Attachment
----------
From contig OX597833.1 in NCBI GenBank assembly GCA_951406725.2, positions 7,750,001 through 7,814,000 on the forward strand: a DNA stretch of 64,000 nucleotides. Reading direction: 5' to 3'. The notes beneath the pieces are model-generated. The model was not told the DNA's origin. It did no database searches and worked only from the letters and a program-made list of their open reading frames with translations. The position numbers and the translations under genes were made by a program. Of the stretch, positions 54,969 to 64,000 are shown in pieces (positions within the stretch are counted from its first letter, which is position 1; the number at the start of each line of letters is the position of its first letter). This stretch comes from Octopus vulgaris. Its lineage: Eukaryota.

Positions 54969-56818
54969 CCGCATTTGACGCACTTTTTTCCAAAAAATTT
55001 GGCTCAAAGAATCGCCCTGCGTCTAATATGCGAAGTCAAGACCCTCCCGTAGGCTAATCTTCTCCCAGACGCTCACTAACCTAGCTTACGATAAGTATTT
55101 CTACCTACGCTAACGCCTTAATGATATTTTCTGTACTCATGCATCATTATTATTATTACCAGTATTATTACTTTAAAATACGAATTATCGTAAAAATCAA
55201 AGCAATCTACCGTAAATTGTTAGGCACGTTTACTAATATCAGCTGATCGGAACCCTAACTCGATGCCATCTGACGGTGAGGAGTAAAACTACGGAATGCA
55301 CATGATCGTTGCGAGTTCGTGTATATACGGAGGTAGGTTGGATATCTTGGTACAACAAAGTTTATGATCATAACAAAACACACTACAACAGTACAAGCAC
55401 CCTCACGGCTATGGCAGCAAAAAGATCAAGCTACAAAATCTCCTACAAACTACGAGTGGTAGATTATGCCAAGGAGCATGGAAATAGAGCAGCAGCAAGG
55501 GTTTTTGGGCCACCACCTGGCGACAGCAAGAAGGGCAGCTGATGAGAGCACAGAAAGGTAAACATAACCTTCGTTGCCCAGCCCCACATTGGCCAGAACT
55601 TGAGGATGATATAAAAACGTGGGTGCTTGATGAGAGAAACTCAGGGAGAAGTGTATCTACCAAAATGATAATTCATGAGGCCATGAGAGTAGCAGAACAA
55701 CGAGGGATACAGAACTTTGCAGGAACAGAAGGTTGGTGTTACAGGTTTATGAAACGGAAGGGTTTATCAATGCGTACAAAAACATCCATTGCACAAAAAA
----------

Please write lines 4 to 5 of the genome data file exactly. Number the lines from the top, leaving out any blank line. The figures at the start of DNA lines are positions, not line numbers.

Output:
55001 GGCTCAAAGAATCGCCCTGCGTCTAATATGCGAAGTCAAGACCCTCCCGTAGGCTAATCTTCTCCCAGACGCTCACTAACCTAGCTTACGATAAGTATTT
55101 CTACCTACGCTAACGCCTTAATGATATTTTCTGTACTCATGCATCATTATTATTATTACCAGTATTATTACTTTAAAATACGAATTATCGTAAAAATCAA